Item description for A Pocket Dictionary of the Spoken Arabic of Cairo: English-Arabic by Virginia Stevens, Maurice Salib, Deborah Melmon, Tsikey Chokling Rinpoche, Ellyn Childs Allison & Barnett Newman...
Whether you are newly arrived in Egypt and need to know the words for 'bread' and 'apartment,' or a long-term resident who suddenly needs to know how to ask for a picture frame or complain of a sore throat, this dictionary is for you. Fully revised and expanded, the third edition of this unique and invaluable dictionary presents 6,500 words commonly needed by foreigners speaking Arabic in Egypt. Arabic words are written in a clear and consistent transcription system, plurals are given for all nouns, plurals and feminine forms are provided for all adjectives, and past tenses are given for all verbs. The dictionary also provides stress rules and basic charts of verb endings, negation of verbs, form and use of numbers, pronominal suffixes, and comparatives and superlatives.
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Studio: American University in Cairo Press
Est. Packaging Dimensions: Length: 0.5" Width: 4.5" Height: 6" Weight: 0.3 lbs.
Release Date May 1, 2004
Publisher American University in Cairo Press
ISBN 9774248392 ISBN13 9789774248399
Availability 0 units.
More About Virginia Stevens, Maurice Salib, Deborah Melmon, Tsikey Chokling Rinpoche, Ellyn Childs Allison & Barnett Newman
Virginia Stevens, an instructor of English as a Foreign Language at the American University in Cairo, has taught foreign languages for twenty-seven years.
Reviews - What do customers think about A Pocket Dictionary of the Spoken Arabic of Cairo: English-Arabic?
a must-have for all who wouldn't be misunderstood Jun 6, 2004
You may take it from a most diligent student of Arabic who came to spend a year in Egypt able to read everything including 7-th century poetry and the Qur'an, only to find herself unable to converse with people and understand what the ... they mean - this little dictionary has been a tremendous help to me as it will be to you. Given the shortage of textbooks and dictionaries of spoken Arabic (books by M.Salib and A.at-Tonsi, both from AUC, are to be praised and recommended, but hardly anything else), Stevens's dictionary stands out as one of the most helpful. couple it with a SUPERB Egyptian Arabic-English dictionary by M.Hinds and Badawi (worth any price, more thrilling than any detective story), and you have a fair chance of getting your 'ammiya (i.e. colloquial Arabic) right. Even if you're not planning to invest much time in it but are only going to spend a few weeks in Egypt, still it is worth having. More to the point: it covers practically all the words you need; transcription is accurate, simple but not oversimplified, as is the case with most phrasebooks that will get you just nowhere. Last but not least: it also contains essential bits of colloquial grammar (which is rather simple, so no need to fear). Good luck!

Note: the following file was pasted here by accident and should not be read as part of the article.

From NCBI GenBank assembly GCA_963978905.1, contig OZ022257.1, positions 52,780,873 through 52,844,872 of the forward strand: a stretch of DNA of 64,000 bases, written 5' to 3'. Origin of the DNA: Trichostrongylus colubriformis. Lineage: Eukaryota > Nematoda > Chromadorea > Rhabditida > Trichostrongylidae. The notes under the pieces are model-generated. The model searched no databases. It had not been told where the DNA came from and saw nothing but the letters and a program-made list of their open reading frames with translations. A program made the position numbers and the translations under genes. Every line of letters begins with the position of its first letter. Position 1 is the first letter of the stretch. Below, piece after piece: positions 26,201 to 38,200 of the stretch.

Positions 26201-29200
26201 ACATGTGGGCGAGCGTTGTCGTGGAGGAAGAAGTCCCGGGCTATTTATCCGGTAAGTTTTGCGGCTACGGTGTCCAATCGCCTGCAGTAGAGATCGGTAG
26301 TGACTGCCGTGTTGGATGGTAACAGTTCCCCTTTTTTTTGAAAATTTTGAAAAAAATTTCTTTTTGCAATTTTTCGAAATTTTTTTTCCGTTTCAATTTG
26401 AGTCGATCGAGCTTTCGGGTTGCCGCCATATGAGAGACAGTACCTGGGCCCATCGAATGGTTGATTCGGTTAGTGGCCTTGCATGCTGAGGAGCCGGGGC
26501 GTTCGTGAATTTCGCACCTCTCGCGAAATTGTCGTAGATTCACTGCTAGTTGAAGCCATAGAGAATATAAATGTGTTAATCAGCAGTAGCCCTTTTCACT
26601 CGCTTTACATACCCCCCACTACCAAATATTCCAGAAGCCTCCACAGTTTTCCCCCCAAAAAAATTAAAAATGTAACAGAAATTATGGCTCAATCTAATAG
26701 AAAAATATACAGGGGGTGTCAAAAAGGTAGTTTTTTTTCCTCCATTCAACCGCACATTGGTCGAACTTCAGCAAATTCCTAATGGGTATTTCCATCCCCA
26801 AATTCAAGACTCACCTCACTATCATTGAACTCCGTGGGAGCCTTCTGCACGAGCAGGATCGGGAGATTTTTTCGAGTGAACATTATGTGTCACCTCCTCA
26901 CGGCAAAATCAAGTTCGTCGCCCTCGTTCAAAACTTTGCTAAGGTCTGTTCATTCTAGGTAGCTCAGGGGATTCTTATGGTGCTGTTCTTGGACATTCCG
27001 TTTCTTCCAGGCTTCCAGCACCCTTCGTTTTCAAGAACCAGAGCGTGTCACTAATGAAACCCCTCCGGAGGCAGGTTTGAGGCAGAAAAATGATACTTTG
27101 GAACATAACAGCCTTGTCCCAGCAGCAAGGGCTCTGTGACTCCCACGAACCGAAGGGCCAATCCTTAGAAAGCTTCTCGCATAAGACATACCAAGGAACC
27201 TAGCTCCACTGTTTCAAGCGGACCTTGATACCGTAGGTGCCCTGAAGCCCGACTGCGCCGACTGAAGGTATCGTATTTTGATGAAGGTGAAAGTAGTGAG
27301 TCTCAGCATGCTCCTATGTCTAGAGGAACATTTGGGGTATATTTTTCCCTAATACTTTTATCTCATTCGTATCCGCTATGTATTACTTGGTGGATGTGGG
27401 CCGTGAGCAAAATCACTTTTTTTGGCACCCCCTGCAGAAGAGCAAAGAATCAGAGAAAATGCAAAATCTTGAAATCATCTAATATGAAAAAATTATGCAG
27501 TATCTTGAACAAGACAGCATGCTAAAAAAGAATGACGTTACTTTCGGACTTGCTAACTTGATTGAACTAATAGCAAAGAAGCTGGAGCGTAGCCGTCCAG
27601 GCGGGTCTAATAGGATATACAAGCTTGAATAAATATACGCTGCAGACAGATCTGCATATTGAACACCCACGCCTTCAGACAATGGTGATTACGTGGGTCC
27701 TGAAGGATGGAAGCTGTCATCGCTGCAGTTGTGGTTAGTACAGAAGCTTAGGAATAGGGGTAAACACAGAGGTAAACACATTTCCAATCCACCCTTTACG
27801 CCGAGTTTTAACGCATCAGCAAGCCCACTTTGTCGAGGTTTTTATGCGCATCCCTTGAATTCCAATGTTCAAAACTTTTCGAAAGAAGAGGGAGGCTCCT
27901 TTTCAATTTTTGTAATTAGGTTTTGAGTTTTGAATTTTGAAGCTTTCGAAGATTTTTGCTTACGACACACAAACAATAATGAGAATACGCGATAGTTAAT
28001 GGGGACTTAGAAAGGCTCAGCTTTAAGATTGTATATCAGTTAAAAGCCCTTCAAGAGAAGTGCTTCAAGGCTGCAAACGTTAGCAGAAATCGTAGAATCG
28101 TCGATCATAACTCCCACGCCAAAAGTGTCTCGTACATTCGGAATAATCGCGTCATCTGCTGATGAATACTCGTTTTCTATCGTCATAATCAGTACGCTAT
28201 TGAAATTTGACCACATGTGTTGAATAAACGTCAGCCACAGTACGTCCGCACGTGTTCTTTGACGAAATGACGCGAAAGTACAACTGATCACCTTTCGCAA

Handy Little Book Nov 8, 2003
This handy little book is great for someone who is not focusing on the Arabic script...but wants instead, a quick pocket reference on hand. Its format is English-to Transliterated Arabic only (no Arabic Script). Verbs are given in the huwwa form for both Perfect and Imperfect tense. Lots of useful sub-entries. Plural of Nouns and adjectives and basic rule charts included at back. This book is based on the glossary in Spoken Arabic of Cairo textbook (by Maurice Salib) and works conveniently as a supplement to it. As the title suggests it is more of a dictionary than a so-called guidebook. I find it more thorough than the guidebooks available, yet without the benefit of phrases. It has many more word entries (6,500 including the sub-entries). Probably would be more useful for someone studying an Egyptian course than as a stand alone book for someone trying to learn the Egyptian language....but is great to have on hand when you need a quick check for that Egyptian word that you need.
IF you are looking for a great Egyptian course that will teach you the ins and outs of spoken Cairene Arabic with a full range of conversational topics, situations and vocabularies....this is not it....try the text mentioned above by the co-author Marice Salib...by far the best available course....all you need beside it is a native speaker to help a little with pronunciation and to practice the language with.
Instructor Dec 18, 1999
Great pocket book for use as a starting point. Armed with this 200 page book you can usually get your meaning across to most Egyptians... they may want to 'correct' your pronounciation, but they understood what you said. The format is simple: English word followed by Egyptian pronunciation spelled out in Roman letters. Very simple once you get the hang of the few new sounds in Arabic. I lost my copy when I got back to the states and it was the first thing I looked to replace when I returned to Cairo this year.